After that Jim ‘lowed we should lay up a while, keep out of sight until all the clamoration had died down. Where we was, most of the traffic kept to the Missouri side, hunting easy water. Over to Illinois the river was all broke up into slivery little islands and sloughs, some of ‘em through-pass and some’s oxbows or nearly oxbows, hardly any current along and shallow as the devil with snags and bars rearin’ up in muddy water. It was a capital place.
The river was risin’ a bit so we poled up in some gloomy overhanging spots, going near wherever we wanted cause the river was so sluggishy back in them little channels. Finally we found one nice little sandy spot with powerful big oaks a-leaning over and vines dripping down off ‘em and laid up out of sight for the night.
We had us a nice evenin’, setting and chatting. Jim was full of talk about Cairo and the Ohio. We figured we was almost there, so it seemed like a good time for a nice feed. Jim fried up one big catfish and the last of the corn-dodgers, along with some greens and some apples we’d come by accidental-like when we was ashore at the feuds. That was the last of ‘em, sweet old last-year apples.
The next morning the raft seemed a bit slanty when I woke up. Sure enough, we was aground. The river had fell in the night and left us high and dry! Jim was put out by it, since getting so far back up the creeks had been my idea, but I thought it was a fine way to take a break from all the slinking and sliding we’d been doing forever, it seemed like. Jim was talking more about Cairo but I just didn’t listen. He didn’t have much of a sense of adventure, seems to me.
Well, we was on a little sandy hump in a ocean of mud. Nearly all the water was gone out of that little channel but for a thin little creek in the middle. I tried to get over to the shore so’s I could round up somethin’ but the mud was so thick and grabby I nearly sank and had to slither along like a turkle on my belly. Finally I stuck fast and Jim had to throw me a rope and haul me out. By then I was a size or two bigger I reckon, and once that mud had dried hard I looked like a chocolate cock-a-roach or a Indian, either.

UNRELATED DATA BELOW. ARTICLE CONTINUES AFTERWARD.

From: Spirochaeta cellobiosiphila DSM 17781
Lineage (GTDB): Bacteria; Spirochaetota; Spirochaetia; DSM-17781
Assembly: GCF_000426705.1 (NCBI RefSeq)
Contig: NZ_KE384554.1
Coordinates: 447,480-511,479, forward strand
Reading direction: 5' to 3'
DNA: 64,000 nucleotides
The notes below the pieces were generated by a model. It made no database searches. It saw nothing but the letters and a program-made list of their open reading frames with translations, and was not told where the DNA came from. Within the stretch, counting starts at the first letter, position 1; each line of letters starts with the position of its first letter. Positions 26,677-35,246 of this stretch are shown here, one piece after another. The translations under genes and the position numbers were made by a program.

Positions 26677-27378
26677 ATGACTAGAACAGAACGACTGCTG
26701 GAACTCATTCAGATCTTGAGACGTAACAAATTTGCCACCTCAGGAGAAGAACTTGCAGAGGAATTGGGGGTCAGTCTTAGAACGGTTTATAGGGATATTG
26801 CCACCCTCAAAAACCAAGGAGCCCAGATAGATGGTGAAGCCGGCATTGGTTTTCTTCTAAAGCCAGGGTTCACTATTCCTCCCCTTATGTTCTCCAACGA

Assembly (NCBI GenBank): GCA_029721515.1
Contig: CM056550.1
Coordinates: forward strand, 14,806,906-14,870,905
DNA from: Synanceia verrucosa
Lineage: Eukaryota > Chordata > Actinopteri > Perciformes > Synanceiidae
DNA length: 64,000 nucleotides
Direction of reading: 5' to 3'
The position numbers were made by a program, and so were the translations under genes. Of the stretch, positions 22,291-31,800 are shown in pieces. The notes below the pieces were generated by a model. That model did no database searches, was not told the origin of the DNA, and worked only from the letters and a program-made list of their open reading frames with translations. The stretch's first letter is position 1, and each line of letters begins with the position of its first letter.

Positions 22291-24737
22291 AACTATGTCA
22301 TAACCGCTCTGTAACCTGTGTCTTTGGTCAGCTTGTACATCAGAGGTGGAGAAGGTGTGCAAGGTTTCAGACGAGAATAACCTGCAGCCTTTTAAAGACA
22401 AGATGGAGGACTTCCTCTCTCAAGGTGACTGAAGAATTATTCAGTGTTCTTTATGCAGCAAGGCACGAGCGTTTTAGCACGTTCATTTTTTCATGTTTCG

So we had to sit there. We had some bacon and a few watermelons, the last of my borrowing trip of the week before. One of the trees hanging over was a paw-paw and we finished off all of them we could reach pretty quick. Paw-paws is underestimated by most folks. They’re a bit hairy but sweet and tasty underneath. We tried to go slow on our supplies but by the next afternoon we was busted and getting hungry quick.
I was fixin’ to try the mud again--it had dried up a bit and looked like it might hold my weight--when Jim grabbed me and pointed.
“Looka there, Huck! They’s fish!”
He was right. The little stream in the center of the channel was puckered with little circles from fish poking up, eating bugs and such off the top of the water.
“Brims, I reckin. Brim is a tasty fish, Huck. Jus’ what would supper up nice,” he said.
“Sure, Jim, but how can we catch ‘em? They’s too small to take a catfish bait. Why, these hooks is as big as they are,” I said.
Jim just stood there, rubbing his chin like he does. He looked around the raft a minute, then went into the wigwam. Niggers is temperamental when they’re hungry, and I though maybe he was going to pout until the rain came, or he skinnied down to nothing. But then he came back out, smiling! He had the twine we took off the floating house and some other truck in his hand. He smiled again, and said: “Huck, I lan I catch them brim pretty quick. I bet ya I kin catch ten a them, ‘thout no bait, standin’ right heah.”
“You’re a fool, Jim. You can’t even get near those fish. They’ll spook out of here for sure. And if you step off this raft, you’ll be a mudpuppy just like I am. What’s your bet?”
“Effen I catch a mess a them brims, feed us bof’, then we go on to Cairo soon’s we can wifout no mo’ dilly-dallyin’ and adventurin’ aroun’. I wants to get on, up dat Ohio, befo’ the season gets on too long and it’s too late to buy my fambly out befo’ winter. We got us a bet?”
I said sure, and even shook on it, even though everybody knows a bet with a nigger is a flexible arrangement.
Jim went to work. He grabbed into the leaves and branches of the paw-paw and dragged the treetop down till he go the main stem, then hacked it off with his knife. I laughed.
“Jim, that pole ain’t a quarter long enough to reach the water!” He just smiled and said, “You gonna keep yo’ end, ain’t ya, Huck?”